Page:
Space Crew – Review
Follow Genre: Strategy, Simulation
Developer: Runner Duck
Publisher: Curve Digital
Platform: PC, Nintendo Switch, Xbox One, PlayStation
Tested On: PC

Space Crew – Review

Site Score
Good: Innovative Combat, Customization, Musical Scores
Bad: Repetitive, Grindy, Difficulty Spikes
User Score
(3 votes)
Click to vote
VN:F [1.9.22_1171]
Rating: 7.3/10 (3 votes cast)

Space Crew is a direct sequel to the popular title Bomber Crew, published by Curve Digital. With the latter somewhat being a World War 2 ‘simulator’, Space Crew uses the same formula in a more futuristic setting, blending space combat, simulation, and roguelike elements. The game does suffer from the same issues as the first title but is still enjoyable nonetheless.


Similar to Bomber Crew, Space Crew doesn’t really have much to deliver in this aspect. From the start of the game, players are introduced to the ship’s crewmates and captain, who are all fully customizable in terms of appearance. Being a part of the United Defense Force, it’s their responsibility to defend Earth from invaders and primarily the “Phasmids”; a dangerous group of extraterrestrial beings hell-bent on taking over the planet.

As stated above, the game offers little to no content as its backstory, which is a small disappointment. In comparison to Bomber Crew, since this is a direct sequel with a completely different setting, the thought of the title having an actual story was very much expected, but sadly Space Crew failed to deliver. Players will have certain choices to make in certain parts of the campaign, but nothing too much to change the story from its base course.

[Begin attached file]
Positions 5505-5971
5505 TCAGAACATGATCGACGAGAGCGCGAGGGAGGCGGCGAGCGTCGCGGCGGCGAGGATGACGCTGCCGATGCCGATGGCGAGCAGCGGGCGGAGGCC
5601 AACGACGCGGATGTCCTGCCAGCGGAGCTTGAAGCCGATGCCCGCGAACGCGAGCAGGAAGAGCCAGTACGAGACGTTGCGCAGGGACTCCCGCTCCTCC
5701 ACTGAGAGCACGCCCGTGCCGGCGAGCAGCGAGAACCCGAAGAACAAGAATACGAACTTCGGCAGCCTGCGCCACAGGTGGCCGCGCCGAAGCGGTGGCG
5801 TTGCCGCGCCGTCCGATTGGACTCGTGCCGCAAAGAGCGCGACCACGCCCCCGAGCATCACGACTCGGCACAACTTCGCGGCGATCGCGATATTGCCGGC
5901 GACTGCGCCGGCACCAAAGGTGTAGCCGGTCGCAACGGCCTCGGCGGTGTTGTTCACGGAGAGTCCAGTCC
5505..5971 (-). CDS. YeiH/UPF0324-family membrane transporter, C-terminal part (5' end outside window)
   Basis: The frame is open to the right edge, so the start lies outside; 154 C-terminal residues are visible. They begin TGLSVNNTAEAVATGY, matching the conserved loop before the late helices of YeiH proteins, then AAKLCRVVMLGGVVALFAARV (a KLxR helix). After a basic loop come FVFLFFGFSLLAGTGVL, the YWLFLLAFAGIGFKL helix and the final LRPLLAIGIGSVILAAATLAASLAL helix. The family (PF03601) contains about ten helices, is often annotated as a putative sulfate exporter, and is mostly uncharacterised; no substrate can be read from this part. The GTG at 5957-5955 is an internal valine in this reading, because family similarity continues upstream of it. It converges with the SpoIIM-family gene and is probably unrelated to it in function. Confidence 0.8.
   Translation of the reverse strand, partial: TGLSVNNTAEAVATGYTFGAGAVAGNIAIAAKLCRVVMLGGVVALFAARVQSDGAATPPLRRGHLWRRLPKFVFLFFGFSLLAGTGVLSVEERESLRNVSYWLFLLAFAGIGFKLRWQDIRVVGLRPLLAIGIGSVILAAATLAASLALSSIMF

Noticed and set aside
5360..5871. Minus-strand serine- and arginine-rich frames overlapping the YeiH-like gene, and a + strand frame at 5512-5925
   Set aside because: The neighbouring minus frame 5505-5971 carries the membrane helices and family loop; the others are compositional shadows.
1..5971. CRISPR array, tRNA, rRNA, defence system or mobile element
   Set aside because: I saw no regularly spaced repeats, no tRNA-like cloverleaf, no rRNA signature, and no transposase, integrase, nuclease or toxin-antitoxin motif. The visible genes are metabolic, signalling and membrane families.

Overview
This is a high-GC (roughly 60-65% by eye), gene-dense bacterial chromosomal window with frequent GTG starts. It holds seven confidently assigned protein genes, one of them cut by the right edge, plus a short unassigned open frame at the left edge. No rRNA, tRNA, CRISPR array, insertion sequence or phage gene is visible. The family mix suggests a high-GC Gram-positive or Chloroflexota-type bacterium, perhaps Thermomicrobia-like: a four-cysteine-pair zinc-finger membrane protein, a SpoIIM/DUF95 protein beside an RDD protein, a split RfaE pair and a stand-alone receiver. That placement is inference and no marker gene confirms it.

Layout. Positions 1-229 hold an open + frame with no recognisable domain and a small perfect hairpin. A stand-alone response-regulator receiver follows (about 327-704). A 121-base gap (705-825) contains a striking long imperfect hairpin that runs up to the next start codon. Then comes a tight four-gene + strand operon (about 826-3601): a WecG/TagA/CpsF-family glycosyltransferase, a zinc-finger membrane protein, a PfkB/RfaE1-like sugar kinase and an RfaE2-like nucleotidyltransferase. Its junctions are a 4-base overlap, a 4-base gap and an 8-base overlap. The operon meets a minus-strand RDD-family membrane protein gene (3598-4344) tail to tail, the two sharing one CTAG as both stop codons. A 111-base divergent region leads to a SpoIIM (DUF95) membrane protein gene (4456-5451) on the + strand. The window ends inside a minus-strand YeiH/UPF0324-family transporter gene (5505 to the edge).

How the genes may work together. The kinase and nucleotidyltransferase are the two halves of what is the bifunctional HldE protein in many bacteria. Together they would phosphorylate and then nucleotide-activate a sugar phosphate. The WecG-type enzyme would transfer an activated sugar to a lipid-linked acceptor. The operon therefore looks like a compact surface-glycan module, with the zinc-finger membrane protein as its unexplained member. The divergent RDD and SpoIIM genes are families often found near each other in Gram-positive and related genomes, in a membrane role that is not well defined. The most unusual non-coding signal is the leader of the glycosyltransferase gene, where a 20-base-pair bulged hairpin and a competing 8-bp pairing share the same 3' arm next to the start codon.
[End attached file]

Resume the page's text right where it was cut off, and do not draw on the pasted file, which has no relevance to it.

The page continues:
Space Crew is a beautiful game, when it wants to be. For the majority of the game, the graphics are mainly focused on the planets and ships players will encounter. Since the game is focused on space travel, players will expect to find numerous different planets, each with its own unique traits. The planets are vibrant and have many different features, like being surrounded by asteroid fields and having multiple moons. While the planets are varied enough to be considered different, it can also be described as a palette swap of planets seen a few hours earlier.

This is a common occurrence with enemies also. The enemy types are varied enough to not be considered monotone in comparison to other titles, but the majority of the time the new enemies players encounter are just the same with different colors. All things considered, this is not a serious issue, but it can become something quite bland and boring after a while.


In terms of sound, Space Crew is a mixed bag. At certain times in-game, the music is fantastic, delivering grand scores when fighting multiple enemies in battle. Regrettably, at other times when players expect a certain type of song to fit the setting, it doesn’t really deliver. In spite of that, the music does its job well when needed, and the same can be said for the sound effects.

When defending your ship from enemies or triggering boosts when traveling from place to place, each sounds equally satisfying in unison. The sounds of laser artillery hitting the ship’s shields are heavy and muffled, the explosions from enemy ships are loud and bombastic, and even the subtle ambiance of space travel fits the mood perfectly. Space Crew does a great job of making each sound distinct, but sadly the game offers no voice acting; aside from the few muffles players will hear on the speaker when conversing with teammates, which can be annoying to hear at certain times.